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Findings from a recent survey commissioned by digital agency Accedo show that almost nine out of 10 fitness providers (87.5%) list new technologies, like virtual reality (VR) and augmented reality (AR) as being important to their operations.
Pointing out that this is considerably higher than responses seen in most other verticals, Accedo Solutions Director, Shawn Zeng sees this acceptance as being part of “the very nature of working out” explaining “fitness classes are popular because consumers get that interaction with an instructor, as well as other participants, and get real-time and valuable feedback on how to improve.
“VR and AR are key to helping providers replicate that online.”
Although impacted by gym closures due to the pandemic, Zeng notes that “some players have actually benefited from the fact that consumers were forced to stay at home” seeing that “the virtual boom” may continue with VR and AR having a role in a post-covid fitness landscape.
Looking into the role these and other technologies may play in keep exercisers engaged.
The Digital Fitness Revolution
Even before Covid-19, many fitness fans were beginning to replace physical gym visits with digital video-on-demand and live streaming solutions. According to Les Mills research, this is particularly true for Millennials and Gen Z, a demographic that represents 80% of all gym goers. Following the widespread disruption of the pandemic, the report shows that these age groups are also the least likely to return to in-person health clubs (61% of Millennials report they are very likely or fairly likely to return to their club post-Covid).
Meanwhile, LEK’s COVID-19: Accelerating the Digital Fitness Boom, shows that consumer investment in digital fitness has increased by 30-35% compared to pre-Covid numbers. Gyms and other fitness providers are now facing a new challenge: welcoming back in-person gym-goers while maintaining some level of digital experience for those at home (or providing it as a complement to the in-studio environment). As this trend continues to grow, the key will be to deliver something that keeps consumers engaged wherever they are training.
Potential of VR and AR
There are a whole host of virtual reality fitness apps emerging, many are gamified and appeal to a whole new demographic embracing the game-like experience. AR can be used to combine real-world with virtual projections, turning your users’ living room into their training facility. This setup avoids some of the common pitfalls reported for VR experiences (such as the dizziness some people experience when wearing headsets) and doesn’t have the same safety concerns (since users stay present in their physical surroundings).
In addition, AR experiences are generally accessible – while often better with a headset, they can be used simply via a mobile or tablet device.
In order for digital experiences to truly resonate with consumers, they need to be successful in delivering elements of the in-club environments to the privacy of a user’s home. VR and AR will play a massive role in that, but I believe that offerings will have to become even more integrated and smarter. We have already seen a massive boom for companies selling at-home workout equipment, such as Peloton, Mirror and Tonal. While these players are looking to provide a full solution from software to hardware, the cost to entry is extremely high.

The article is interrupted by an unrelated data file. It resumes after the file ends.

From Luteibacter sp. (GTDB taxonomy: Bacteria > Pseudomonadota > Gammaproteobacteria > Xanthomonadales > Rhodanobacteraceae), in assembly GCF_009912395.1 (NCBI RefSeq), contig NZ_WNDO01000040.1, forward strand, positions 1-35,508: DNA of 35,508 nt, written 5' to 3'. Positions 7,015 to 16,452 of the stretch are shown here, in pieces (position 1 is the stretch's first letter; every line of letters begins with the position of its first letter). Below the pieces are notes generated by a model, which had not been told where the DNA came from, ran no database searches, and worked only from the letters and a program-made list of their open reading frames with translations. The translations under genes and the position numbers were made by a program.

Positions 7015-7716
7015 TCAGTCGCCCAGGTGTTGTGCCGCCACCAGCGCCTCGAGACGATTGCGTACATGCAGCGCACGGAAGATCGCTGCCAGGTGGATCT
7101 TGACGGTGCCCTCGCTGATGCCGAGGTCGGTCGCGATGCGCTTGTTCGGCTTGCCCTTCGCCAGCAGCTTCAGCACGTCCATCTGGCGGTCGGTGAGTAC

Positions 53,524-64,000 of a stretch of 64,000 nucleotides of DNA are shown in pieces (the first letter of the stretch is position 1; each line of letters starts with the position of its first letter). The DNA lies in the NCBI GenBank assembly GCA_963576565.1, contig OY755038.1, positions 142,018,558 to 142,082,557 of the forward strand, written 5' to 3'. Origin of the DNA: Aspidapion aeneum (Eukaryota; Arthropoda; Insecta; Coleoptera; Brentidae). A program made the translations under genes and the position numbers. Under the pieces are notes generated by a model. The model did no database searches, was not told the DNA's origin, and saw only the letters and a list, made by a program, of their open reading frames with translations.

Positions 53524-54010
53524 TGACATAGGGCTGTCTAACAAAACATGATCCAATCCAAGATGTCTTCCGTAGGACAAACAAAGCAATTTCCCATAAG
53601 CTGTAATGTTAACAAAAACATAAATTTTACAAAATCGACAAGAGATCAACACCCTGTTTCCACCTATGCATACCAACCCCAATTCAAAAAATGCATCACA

However, by leveraging a mixture of Augmented Reality and Artificial Intelligence (AI) in combination with the user’s existing everyday equipment, gyms and other fitness providers could offer something just as compelling at a much lower cost.
This could involve an augmented reality (holographic) trainer in the user’s living room showing them how to perform the exercises. A conventional phone or laptop camera could then be leveraged to capture movements, while AI and Machine Learning technologies could be used to analyse things like posture, movements, and intervals. If the user has a wearable fitness device, then it could also be integrated to monitor their status and make suggestions or adjust the training.
For example, if the wearable tracks heart rate, it can adjust to ensure it stays within the right zones depending on the type of exercise and aim (cardio, fat burning etc).
All of this data can then be analyzed in real-time to provide valuable data and feedback, as well as adjusting the training content to suit the individual. This approach could be integrated with both live and video-on-demand (VOD) content to create a bespoke and personalised experience for the user.
The Future of Fitness
Zeng concludes “I believe that the future of fitness will be a hybrid of both in-person and digital experiences. While many consumers are already flocking back to gyms, others have discovered a new way to exercise and some will want to take a hybrid approach.
“Fitness providers need to look at ways to engage all of these customers and Extended Reality has the potential to help them bridge the gap.”
Click here to read Les Mills research on Millennials and Gen Z.
Click here to view LEK’s COVID-19: Accelerating the Digital Fitness Boom report.
Image: Les Mills BODYCOMBAT™ featuring as a VR gaming app on the Quest Platform.
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